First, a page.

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Dear Omega Man,

Since I like Wiregates in general, I was planning on buying a set of quickdraws with Omegalite 4.0 Wiregates on both sides. Then I saw your new JCs. What are the advantages and disadvantages of JCs vs. Omegalite wiregates? Also, do you think it's an OK idea to use JCs on both sides of the quick draw?


Reno, NV


Omega Man approves of your preference for wiregates. They're just plain great. Strong, easy to clip, difficult to accidentally unclip. Light. Less prone to sticking. Mechanically simple. Less gate flutter. And so on and so on. As for which of my biners to choose, you can't go wrong with either style, but there are some differences that may influence your preference.

The OL 4.0 is much larger, so it provides increased clipping area and a huge gate clearance. It's built on a bigger frame, so you can grab it while you're working routes and still clip a rope into it past your pumped and losing-strength-fast fingers. It's super-strong (26kN), too.

The JC is significantly smaller and about 8gm lighter. Its smooth, clean lines are modern and gorgeous. It fits your hand nicely and it's extremely clippable. The rope radius on the JC is actually bigger than the barstock we use in the production of it thanks to the U-Channel Construction (basically, we cleave the barstock and spread the split open to increase the interior radius of the working end). What you end up with is a rope radius of over 11mm from 10mm barstock. That we can do this from a cold-forging process is pretty cool.

Although either biner works well in virtually any situation, it appears that sport climbers generally prefer the OL 4.0 because it's huge, easy to clip and having super-light gear doesn't matter much on that type of climbing. The JCs find themselves at home on trad racks and in alpine conditions where trimming every ounce is a bigger factor.

By the way, no problem using JCs or Omegalite 4.0s on either end of the quickdraw. Both carabiners are fine for rope end or protection end use.

Dear Omega Man,

I am just beginning to rock climb and I love it. But where I live I need to have my own equipment. So I am learning as much as I can about climbing equipment. I would like to know more about this new SBG device and if it good for beginners. Also which kinds and how many carabiners are essential. I would really be grateful of the info.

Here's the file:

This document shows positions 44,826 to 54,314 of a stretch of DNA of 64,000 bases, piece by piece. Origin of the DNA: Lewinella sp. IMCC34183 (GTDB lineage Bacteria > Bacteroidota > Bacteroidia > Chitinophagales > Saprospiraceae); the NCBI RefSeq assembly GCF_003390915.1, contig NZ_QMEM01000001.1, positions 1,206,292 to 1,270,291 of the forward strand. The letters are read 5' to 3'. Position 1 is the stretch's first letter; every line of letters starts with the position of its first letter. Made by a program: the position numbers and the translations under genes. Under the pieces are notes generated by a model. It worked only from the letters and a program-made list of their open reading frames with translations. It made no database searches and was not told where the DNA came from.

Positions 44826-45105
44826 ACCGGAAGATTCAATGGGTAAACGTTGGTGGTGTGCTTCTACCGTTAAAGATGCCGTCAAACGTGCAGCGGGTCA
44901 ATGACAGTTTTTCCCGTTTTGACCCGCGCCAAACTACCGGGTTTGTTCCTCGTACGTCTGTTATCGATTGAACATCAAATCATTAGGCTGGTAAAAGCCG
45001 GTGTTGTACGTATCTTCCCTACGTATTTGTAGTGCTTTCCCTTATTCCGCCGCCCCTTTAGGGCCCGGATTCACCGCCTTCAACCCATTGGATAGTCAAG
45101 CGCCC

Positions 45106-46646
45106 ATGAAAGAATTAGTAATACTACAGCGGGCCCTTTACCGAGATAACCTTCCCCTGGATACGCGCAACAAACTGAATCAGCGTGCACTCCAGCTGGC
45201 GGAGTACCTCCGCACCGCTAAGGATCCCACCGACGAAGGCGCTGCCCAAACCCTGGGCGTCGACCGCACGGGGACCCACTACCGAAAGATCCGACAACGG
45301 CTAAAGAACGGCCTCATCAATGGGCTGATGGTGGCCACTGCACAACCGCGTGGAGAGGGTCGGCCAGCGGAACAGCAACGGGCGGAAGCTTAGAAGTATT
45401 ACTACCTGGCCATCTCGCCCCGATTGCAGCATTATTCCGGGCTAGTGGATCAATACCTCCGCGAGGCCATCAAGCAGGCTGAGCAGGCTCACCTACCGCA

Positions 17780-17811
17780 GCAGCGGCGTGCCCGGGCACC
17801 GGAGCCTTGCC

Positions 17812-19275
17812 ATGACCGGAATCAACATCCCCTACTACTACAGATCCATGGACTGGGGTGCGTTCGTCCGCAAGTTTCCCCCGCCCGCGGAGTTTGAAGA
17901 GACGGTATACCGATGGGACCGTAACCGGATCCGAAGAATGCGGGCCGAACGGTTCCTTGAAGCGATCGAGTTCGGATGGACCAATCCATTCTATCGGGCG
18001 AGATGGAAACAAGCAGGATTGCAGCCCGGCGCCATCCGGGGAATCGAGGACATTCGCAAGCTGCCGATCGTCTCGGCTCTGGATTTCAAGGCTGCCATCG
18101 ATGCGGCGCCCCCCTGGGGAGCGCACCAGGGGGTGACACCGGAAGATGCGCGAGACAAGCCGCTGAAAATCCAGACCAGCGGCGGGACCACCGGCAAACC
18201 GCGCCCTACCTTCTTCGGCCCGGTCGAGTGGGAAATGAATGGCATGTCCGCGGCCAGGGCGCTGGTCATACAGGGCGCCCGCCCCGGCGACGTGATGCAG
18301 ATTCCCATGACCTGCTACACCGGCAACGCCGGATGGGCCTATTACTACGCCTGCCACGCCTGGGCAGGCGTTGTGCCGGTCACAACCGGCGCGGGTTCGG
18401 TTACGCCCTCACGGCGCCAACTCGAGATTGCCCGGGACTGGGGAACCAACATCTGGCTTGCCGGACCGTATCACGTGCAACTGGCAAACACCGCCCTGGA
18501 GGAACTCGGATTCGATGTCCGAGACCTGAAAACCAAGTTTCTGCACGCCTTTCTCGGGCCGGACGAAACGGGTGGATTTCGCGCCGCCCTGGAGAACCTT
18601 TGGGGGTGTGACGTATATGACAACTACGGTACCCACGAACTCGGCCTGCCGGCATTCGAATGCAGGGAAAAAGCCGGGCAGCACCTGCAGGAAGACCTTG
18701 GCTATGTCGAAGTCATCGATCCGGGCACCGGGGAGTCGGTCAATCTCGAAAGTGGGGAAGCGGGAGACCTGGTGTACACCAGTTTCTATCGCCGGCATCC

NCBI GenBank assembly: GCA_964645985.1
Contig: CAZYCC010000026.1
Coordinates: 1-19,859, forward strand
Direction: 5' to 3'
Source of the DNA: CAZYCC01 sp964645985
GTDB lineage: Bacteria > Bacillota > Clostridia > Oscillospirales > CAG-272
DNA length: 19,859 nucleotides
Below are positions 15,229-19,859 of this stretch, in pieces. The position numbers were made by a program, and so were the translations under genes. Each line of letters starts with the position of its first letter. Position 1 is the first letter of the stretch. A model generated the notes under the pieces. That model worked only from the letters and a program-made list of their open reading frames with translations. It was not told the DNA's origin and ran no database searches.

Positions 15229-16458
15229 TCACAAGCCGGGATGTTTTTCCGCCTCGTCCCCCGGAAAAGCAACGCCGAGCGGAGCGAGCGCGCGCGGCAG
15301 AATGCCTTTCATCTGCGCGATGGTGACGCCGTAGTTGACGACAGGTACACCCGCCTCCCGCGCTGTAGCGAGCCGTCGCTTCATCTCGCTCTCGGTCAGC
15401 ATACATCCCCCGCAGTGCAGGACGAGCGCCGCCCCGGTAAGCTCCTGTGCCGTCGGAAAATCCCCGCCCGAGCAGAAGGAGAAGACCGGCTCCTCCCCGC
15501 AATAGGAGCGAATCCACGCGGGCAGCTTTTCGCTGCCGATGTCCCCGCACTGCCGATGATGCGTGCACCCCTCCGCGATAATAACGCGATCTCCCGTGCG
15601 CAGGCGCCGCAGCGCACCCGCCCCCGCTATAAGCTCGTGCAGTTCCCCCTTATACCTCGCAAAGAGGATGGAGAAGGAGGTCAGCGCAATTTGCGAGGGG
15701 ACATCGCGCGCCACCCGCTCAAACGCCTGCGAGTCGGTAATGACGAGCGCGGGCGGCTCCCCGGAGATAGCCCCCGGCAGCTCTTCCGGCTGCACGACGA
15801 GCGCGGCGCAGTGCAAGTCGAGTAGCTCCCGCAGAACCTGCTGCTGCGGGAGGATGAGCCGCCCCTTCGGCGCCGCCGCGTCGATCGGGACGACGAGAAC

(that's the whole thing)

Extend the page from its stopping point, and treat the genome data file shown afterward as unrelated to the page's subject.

Thank you,

Minneapolis, MN

Dear Joe.

Good luck to you as you begin your climbing career! May it be long, adventurous and safe.

As for gear you'll need, here's how it breaks down....

To get started, you can get by with just a chalkbag and a pair of shoes if you've got some bouldering nearby. Once you decide to get into roped climbing, though, you'll need to add a harness, an SBG belay/rappel device and Jake locking carabiner. With this setup, you'll be able to go climbing with more experienced partners who should already have a rope, protection, slings, etc. You can function well this way until you decide to take yourself climbing and start building your own anchors. By the way, you ought to do this only after you've taken plenty of instruction from qualified instructors (look for schools and guides that are accredited or certified by the American Mountain Guides Association). At least, spend a lot of time under the wing of someone very experienced at setting quality anchors before you decide to do this yourself. How you can determine the quality of your pal's skills is a bit iffy, though (that's where the AMGA-accredited instruction comes in handy-they qualify programs so that you know you're being taught well.)

When the time comes to take yourself toproping, though, you're gonna need some hardware. A good package to start with is a set of Tri-Nuts, three or four cams in the inch to two-and-half-inch range, a 60m rope, about half-dozen sewn, shoulder slings, a few lengths of 1" webbing tied with waterknots, and an assortment of carabiners (a couple of our light locking Ds, half-dozen ovals, ten OP Classic Straightgates or OL 4.0s) and that ought to be a decent, entry-level toprope system for most typical, local cragging.